In addition to reading the research being published, I’ve been privileged to attend conferences and liaise with the heads of in-progress studies. I’m confident that this new treatment paradigm will become standard in the next decade.

But most can’t afford to wait a decade.

What are Metabolic Therapies

Metabolic therapies treat the cause of cancer: the diseased mitochondria and the environmental factors that cause them to become diseased. Since the metabolic paradigm starting coming back into prominence around 2012 with Seyfried’s Cancer as a Metabolic Disease, research has been piling up supporting these treatments.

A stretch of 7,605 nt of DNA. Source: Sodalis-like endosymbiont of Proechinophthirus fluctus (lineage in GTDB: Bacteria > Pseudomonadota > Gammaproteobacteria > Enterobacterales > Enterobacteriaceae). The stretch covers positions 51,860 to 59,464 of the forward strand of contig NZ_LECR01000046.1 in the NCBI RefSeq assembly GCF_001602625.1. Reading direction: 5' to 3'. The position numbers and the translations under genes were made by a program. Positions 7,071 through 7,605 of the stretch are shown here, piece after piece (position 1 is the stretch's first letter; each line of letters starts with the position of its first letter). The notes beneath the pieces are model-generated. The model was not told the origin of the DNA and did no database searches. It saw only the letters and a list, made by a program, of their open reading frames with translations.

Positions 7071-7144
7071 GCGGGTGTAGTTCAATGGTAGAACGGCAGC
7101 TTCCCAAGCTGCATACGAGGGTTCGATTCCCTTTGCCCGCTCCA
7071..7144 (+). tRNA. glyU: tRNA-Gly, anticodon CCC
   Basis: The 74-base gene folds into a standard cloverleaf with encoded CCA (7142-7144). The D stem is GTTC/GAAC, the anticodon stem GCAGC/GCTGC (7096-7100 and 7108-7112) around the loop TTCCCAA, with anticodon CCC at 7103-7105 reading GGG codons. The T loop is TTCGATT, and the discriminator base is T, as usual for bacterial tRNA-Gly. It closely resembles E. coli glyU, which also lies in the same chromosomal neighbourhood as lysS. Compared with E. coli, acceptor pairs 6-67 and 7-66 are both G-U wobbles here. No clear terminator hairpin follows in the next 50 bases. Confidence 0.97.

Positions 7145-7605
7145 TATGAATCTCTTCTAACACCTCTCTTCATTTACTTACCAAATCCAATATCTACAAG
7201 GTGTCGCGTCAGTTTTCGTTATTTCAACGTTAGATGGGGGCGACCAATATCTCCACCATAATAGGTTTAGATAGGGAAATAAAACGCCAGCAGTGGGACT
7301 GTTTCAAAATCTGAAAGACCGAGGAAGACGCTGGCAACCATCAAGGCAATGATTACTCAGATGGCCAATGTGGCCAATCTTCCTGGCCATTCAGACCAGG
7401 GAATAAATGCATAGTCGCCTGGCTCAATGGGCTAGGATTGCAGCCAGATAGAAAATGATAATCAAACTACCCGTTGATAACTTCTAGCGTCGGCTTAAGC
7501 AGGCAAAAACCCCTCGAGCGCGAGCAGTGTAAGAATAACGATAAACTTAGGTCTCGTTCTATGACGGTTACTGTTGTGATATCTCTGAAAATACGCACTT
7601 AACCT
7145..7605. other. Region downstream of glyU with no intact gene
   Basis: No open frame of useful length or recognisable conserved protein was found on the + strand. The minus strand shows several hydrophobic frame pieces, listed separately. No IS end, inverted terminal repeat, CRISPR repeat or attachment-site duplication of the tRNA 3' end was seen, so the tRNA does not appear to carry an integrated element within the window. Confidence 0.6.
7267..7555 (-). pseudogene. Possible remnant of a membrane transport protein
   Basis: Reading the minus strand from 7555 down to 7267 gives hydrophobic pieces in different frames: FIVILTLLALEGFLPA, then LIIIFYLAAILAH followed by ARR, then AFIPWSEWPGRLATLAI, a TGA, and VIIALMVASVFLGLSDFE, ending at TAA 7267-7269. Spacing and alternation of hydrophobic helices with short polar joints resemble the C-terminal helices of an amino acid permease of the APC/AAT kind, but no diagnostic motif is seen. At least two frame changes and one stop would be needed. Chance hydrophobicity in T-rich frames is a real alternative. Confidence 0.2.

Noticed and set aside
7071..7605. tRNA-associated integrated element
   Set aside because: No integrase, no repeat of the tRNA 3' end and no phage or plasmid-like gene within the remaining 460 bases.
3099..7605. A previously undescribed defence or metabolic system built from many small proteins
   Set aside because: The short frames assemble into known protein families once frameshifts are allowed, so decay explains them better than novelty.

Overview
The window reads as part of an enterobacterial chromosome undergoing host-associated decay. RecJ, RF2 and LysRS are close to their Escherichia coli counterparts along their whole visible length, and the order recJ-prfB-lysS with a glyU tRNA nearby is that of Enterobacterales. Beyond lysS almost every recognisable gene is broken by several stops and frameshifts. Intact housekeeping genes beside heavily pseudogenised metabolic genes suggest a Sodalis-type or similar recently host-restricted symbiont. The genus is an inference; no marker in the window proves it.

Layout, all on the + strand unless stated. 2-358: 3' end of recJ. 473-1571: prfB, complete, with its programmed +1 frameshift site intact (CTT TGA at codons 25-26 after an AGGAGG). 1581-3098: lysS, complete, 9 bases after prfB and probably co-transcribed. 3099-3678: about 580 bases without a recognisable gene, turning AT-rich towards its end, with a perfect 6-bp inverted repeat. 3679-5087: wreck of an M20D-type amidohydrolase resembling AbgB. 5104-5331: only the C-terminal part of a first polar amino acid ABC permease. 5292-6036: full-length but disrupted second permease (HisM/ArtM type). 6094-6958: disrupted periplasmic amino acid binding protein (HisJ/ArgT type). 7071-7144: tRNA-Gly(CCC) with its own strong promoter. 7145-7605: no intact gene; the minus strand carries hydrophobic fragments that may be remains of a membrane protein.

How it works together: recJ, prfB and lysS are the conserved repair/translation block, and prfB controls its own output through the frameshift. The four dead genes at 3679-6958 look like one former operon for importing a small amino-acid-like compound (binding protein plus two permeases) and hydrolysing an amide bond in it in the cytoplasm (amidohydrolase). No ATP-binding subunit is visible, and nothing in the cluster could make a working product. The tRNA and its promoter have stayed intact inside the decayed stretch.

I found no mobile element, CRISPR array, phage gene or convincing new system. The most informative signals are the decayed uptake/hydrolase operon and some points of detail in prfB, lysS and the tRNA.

Even so, it will be some time before they’re part of the standard of care for cancer — or even part of medical education for oncologists. It’s therefore up to the patient to find a metabolically informed medical team or educate the doctors themselves.

Evidence-based metabolic therapies for cancer include:

  • Fasting and calorie restriction
  • Ketogenic diet
  • Functional foods
  • Reduction of overall cellular toxic load
  • Stress reduction
  • Off label drugs
  • Supplements
  • Hyperbaric oxygen therapy (HBOT)

This blog seeks to provide an overview of these therapies and the research behind them.

Start a Cancer Healing Diet
  • Fasting and calorie restriction
  • Ketogenic diet
  • Functional foods
Release your stress
  • Toxic load reduction
  • Mindfulness-based stress reduction
  • Breathwork
Explore adjunct clinical treatments
  • Off label drugs
  • Supplements
  • Hyperbaric oxygen therapy (HBOT)

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4 comments

Vicky Martinez October 30, 2020 - 11:09 pm